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Improving Students’ Patient Care Management Using the Thinker’s Guide to Clinical Reasoning

Course Number: 551

The Intellectual Standards

Another challenge to overcome in analyzing self-thought is to hold it against the intellectual standards. The Paul-Elder model has nine standards to use to judge reasoning abilities and apply to the Elements of Thought. Explicit use of these standards will render thinking that is clearer, more accurate, on a deeper level and more relevant. These intellectual standards include clarity, accuracy, precision, relevance, depth, breadth, logic, significance and fairness.2-6 The interactive tool on the previous page introduces the Intellectual Standards. A description of each Intellectual Standard provides a more in-depth look at the standards.

Clarity prompts identification and resolution of any type of confusion that an individual may have, thus enabling communication reflecting that they truly understand the nuances of the concept or central question at hand. For example, students want their professors to be explicit and very clear in the directions they give for assignments. If the assignment is ambiguous and leaves the students with many questions, the student needs to seek clarity and check their assumptions.

Accuracy is concerned with the truth or correctness of what is said, read or learned. It eliminates any distortion there may be regarding the truth. As dental professionals, we must convey accurate information to our patients so the patients can decide the treatment option that is best for them.

Relevance is about whether something relates directly to the problem at hand or any questions to be answered. If issues or information are not directly related to the central question, the original purpose or objective can be lost. For example, there is no reason to talk about the possibility of getting pregnancy gingivitis if your patient is male. This information is irrelevant to the oral health of a male patient.

Logic asks us to ensure everything fits together, or makes sense, to allow the bigger picture to materialize. If there seems to be a missing part of the whole and conclusions do not flow “logically,” then an individual probably needs to gather more information and other points of view to allow a full picture of the concept or central question they are pursuing. For example, dental professionals gain information about a patient’s oral health through various assessments completed during the appointment. All of this information should add up to give you a complete picture of the patient’s oral health status.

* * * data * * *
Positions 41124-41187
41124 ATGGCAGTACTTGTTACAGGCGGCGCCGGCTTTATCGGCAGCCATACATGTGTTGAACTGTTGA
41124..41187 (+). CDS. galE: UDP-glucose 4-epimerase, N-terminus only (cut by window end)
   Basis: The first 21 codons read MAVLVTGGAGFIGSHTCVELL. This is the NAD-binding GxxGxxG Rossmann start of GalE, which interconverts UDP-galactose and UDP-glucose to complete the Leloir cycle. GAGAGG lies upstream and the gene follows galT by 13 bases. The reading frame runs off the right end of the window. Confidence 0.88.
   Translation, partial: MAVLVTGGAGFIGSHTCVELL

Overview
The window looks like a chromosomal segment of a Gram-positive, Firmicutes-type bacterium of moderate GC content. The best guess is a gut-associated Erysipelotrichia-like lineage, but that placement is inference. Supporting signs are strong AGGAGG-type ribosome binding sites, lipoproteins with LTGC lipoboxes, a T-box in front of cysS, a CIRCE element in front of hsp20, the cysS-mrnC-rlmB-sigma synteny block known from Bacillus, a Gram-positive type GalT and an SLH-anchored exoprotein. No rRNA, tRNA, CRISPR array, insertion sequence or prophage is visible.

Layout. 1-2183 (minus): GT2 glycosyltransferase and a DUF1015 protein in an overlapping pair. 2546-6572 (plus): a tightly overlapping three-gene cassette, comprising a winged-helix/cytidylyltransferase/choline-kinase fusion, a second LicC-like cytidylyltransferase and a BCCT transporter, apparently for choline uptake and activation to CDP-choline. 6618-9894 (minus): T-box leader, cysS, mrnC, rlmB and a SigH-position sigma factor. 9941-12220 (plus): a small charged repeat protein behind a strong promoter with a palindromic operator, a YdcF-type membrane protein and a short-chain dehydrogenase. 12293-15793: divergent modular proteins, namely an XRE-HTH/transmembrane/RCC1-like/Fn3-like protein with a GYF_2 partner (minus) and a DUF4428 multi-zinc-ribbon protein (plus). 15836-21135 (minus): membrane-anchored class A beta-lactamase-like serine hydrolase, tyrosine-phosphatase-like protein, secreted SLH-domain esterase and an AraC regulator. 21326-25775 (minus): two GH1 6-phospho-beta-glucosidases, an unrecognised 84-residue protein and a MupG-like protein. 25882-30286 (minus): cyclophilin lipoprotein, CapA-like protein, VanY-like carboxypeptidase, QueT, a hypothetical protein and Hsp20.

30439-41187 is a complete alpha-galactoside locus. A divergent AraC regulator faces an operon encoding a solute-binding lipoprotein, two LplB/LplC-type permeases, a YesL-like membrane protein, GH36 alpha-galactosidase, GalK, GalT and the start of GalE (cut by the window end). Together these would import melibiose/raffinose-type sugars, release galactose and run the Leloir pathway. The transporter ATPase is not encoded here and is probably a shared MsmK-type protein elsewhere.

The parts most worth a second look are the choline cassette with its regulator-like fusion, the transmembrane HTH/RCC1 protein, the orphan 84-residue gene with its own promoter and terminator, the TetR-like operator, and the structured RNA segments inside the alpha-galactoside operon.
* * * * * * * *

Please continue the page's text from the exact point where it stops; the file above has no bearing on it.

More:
Precision goes hand in hand with logic. All of the pieces of the puzzle and the necessary details are needed to solve the problem or answer the central question. Oral health instructions need to be precise and not generic. The dental professional should tailor the message to the level of detail needed for the patient based on the information gathered throughout the appointment.

Fairness is associated with considering alternative points of view regarding the issue at hand. Considering only one point of view is self-serving or one sided. For oral health education efforts to be effective, a dental professional needs to consider the patient’s perspective in addition to their own viewpoint and best practices.

Depth and Breadth are two standards that are commonly confused and used interchangeably. Depth of thought considers all of the complexities and difficulties of an issue whereas breadth incorporates thinking about all of the necessary contexts of the issue at hand. Depth is “deepness” of thought whereas breadth is “width” of thought.

Significance, or importance, is the last intellectual standard. A dental professional needs to strive for non-trivial thinking in their interactions. Healthcare providers need to determine what information is and is not significant. Once they determine what is significant, they can prioritize the significant pieces of information to provide the best, individualized treatment for their patients.2-6

The poster below, developed by the University of Louisville’s Ideas to Action team, provides pertinent questions that correspond with the intellectual standards (Table 4).13

Intellectual Standards

Table 4. Intellectual Standards.

These nine intellectual standards are tools that dental professionals can use in their interactions with patients, students, and colleagues.2 Using these intellectual standards allows dental professionals and educators to check the quality of their thinking and allows them to be the best they can be.